Loss of life

Below is a list of the deadliest floods worldwide, showing events with death tolls at or above 100,000 individuals.

Death tollEventLocationYear
2,500,000–3,700,000[38]1931 China floodsChina1931
900,000–2,000,0001887 Yellow River floodChina1887
500,000–700,0001938 Yellow River floodChina1938
231,000Banqiao Dam failure, result of Typhoon Nina. Approximately 86,000 people died from flooding and another 145,000 died during subsequent disease.China1975
230,0002004 Indian Ocean tsunamiIndonesia2004
145,0001935 Yangtze river floodChina1935
100,000+St. Felix's flood, storm surgeNetherlands1530
100,000Hanoi and Red River Delta floodNorth Vietnam1971
100,0001911 Yangtze river floodChina1911

Secondary and long-term effects

Flooding after 1991 Bangladesh cyclone, which killed around 140,000 people.
Flooding near Key West, Florida, United States from Hurricane Wilma's storm surge in October 2005.
Flooding in a street of Natal, Rio Grande do Norte, Brazil in April 2013.
Minor flooding in a parking lot off Juniper street Atlanta on Christmas Eve from thunderstorms caused by an El Nino event. The same El Nino caused recorded highs for January in Atlanta
Flash flooding caused by heavy rain falling in a short amount of time.
Dozens of villages were inundated when rain pushed the rivers of northwestern Bangladesh over their banks in early October 2005. The Moderate Resolution Imaging Spectroradiometer (MODIS) on NASA's Terra satellite captured the top image of the flooded Ghaghat and Atrai Rivers on October 12, 2005. The deep blue of the rivers is spread across the countryside in the flood image.

Economic hardship due to a temporary decline in tourism, rebuilding costs, or food shortages leading to price increases is a common after-effect of severe flooding. The impact on those affected may cause psychological damage to those affected, in particular where deaths, serious injuries and loss of property occur.

Urban flooding also has significant economic implications for affected neighborhoods. In the United States, industry experts estimate that wet basements can lower property values by 10–25 percent and are cited among the top reasons for not purchasing a home.[39] According to the U.S. Federal Emergency Management Agency (FEMA), almost 40 percent of small businesses never reopen their doors following a flooding disaster.[40] In the United States, insurance is available against flood damage to both homes and businesses.[41]


Floods (in particular more frequent or smaller floods) can also bring many benefits, such as recharging ground water, making soil more fertile and increasing nutrients in some soils. Flood waters provide much needed water resources in arid and semi-arid regions where precipitation can be very unevenly distributed throughout the year and kills pests in the farming land. Freshwater floods particularly play an important role in maintaining ecosystems in river corridors and are a key factor in maintaining floodplain biodiversity.[42] Flooding can spread nutrients to lakes and rivers, which can lead to increased biomass and improved fisheries for a few years.

For some fish species, an inundated floodplain may form a highly suitable location for spawning with few predators and enhanced levels of nutrients or food.[43] Fish, such as the weather fish, make use of floods in order to reach new habitats. Bird populations may also profit from the boost in food production caused by flooding.[44]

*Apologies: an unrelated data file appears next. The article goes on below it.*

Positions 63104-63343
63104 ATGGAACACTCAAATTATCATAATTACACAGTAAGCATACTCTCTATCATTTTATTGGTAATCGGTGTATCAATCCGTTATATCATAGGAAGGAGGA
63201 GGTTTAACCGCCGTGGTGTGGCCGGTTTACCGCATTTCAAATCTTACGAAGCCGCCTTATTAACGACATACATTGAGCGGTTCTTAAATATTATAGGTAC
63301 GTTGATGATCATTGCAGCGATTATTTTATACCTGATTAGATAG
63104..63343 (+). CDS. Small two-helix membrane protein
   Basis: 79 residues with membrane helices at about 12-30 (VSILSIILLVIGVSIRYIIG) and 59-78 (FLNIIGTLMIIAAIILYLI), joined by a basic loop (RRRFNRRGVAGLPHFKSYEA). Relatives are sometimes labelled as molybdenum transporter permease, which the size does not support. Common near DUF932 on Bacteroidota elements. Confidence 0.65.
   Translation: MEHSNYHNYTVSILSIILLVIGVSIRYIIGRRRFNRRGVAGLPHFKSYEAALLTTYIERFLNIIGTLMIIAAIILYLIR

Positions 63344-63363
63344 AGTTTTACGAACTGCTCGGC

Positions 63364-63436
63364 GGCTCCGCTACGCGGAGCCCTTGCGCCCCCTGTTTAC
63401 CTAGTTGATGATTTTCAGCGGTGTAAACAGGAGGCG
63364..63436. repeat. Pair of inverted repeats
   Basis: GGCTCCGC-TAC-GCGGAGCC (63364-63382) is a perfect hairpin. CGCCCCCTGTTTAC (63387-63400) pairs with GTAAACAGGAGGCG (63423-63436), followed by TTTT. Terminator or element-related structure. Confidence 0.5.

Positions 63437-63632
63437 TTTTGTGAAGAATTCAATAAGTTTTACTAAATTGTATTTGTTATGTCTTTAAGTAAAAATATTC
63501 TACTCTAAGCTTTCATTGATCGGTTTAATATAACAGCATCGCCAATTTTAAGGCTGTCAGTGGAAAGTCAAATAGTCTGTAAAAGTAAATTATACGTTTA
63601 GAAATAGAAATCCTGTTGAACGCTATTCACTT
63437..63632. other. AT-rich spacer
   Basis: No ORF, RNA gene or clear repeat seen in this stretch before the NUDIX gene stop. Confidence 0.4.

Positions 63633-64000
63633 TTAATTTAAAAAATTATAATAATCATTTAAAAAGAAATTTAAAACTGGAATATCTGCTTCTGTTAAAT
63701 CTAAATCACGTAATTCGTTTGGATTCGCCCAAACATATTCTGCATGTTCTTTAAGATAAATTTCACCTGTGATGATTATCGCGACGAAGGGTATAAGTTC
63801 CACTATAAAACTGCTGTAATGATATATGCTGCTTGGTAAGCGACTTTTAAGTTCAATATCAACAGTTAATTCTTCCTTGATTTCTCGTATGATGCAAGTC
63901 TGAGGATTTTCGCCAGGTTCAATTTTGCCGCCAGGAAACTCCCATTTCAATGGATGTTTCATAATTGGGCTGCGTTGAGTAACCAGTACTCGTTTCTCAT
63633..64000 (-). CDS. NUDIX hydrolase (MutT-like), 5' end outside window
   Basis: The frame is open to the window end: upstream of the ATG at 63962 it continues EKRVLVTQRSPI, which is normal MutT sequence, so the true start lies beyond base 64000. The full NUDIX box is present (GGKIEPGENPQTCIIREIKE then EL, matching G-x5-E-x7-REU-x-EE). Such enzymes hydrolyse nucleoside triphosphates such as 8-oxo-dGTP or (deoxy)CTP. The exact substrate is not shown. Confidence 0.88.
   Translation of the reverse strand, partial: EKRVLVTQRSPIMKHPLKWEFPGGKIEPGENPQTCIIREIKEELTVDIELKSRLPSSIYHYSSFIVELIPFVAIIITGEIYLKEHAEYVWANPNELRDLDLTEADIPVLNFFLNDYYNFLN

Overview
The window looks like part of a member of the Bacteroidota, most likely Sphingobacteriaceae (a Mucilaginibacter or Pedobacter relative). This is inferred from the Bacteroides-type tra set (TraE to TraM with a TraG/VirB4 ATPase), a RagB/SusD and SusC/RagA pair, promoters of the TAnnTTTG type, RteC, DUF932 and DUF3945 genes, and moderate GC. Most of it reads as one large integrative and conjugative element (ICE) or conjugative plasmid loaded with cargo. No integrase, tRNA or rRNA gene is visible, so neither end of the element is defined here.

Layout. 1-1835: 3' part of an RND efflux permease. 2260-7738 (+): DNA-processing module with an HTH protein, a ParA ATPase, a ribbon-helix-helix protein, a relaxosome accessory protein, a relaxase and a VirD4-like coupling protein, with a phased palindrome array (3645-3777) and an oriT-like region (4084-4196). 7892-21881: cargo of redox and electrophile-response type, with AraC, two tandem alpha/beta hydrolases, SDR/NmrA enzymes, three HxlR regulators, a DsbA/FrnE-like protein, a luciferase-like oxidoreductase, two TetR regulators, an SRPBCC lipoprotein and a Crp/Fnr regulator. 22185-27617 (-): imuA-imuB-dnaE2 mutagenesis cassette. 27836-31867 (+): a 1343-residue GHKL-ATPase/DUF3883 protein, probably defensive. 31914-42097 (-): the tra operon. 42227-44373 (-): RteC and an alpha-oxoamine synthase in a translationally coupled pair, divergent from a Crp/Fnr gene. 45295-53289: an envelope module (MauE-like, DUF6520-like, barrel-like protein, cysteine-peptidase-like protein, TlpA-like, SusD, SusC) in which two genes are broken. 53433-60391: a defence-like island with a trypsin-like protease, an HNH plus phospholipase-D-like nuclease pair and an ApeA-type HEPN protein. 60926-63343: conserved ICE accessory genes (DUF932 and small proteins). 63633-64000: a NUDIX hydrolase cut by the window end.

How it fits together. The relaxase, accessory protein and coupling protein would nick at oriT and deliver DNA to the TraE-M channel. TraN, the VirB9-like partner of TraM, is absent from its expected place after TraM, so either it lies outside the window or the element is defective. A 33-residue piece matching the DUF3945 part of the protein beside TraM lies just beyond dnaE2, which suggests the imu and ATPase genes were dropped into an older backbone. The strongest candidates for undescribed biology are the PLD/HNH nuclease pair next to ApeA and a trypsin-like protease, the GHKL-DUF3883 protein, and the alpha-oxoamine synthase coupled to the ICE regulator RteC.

Periodic flooding was essential to the well-being of ancient communities along the Tigris-Euphrates Rivers, the Nile River, the Indus River, the Ganges and the Yellow River among others. The viability of hydropower, a renewable source of energy, is also higher in flood prone regions.

Flood safety planning

Aftermath of flooding in Colorado, 2013
Flood rescue in Nangarhar, Afghanistan in 2010, accompanied by the Afghan Air Force and USAF air advisors

In the United States, the National Weather Service gives out the advice "Turn Around, Don't Drown" for floods; that is, it recommends that people get out of the area of a flood, rather than trying to cross it. At the most basic level, the best defense against floods is to seek higher ground for high-value uses while balancing the foreseeable risks with the benefits of occupying flood hazard zones.[45]:22–23 Critical community-safety facilities, such as hospitals, emergency-operations centers, and police, fire, and rescue services, should be built in areas least at risk of flooding. Structures, such as bridges, that must unavoidably be in flood hazard areas should be designed to withstand flooding. Areas most at risk for flooding could be put to valuable uses that could be abandoned temporarily as people retreat to safer areas when a flood is imminent.

Planning for flood safety involves many aspects of analysis and engineering, including:

  • observation of previous and present flood heights and inundated areas,
  • statistical, hydrologic, and hydraulic model analyses,
  • mapping inundated areas and flood heights for future flood scenarios,
  • long-term land use planning and regulation,
  • engineering design and construction of structures to control or withstand flooding,
  • intermediate-term monitoring, forecasting, and emergency-response planning, and
  • short-term monitoring, warning, and response operations.

Each topic presents distinct yet related questions with varying scope and scale in time, space, and the people involved. Attempts to understand and manage the mechanisms at work in floodplains have been made for at least six millennia.[46]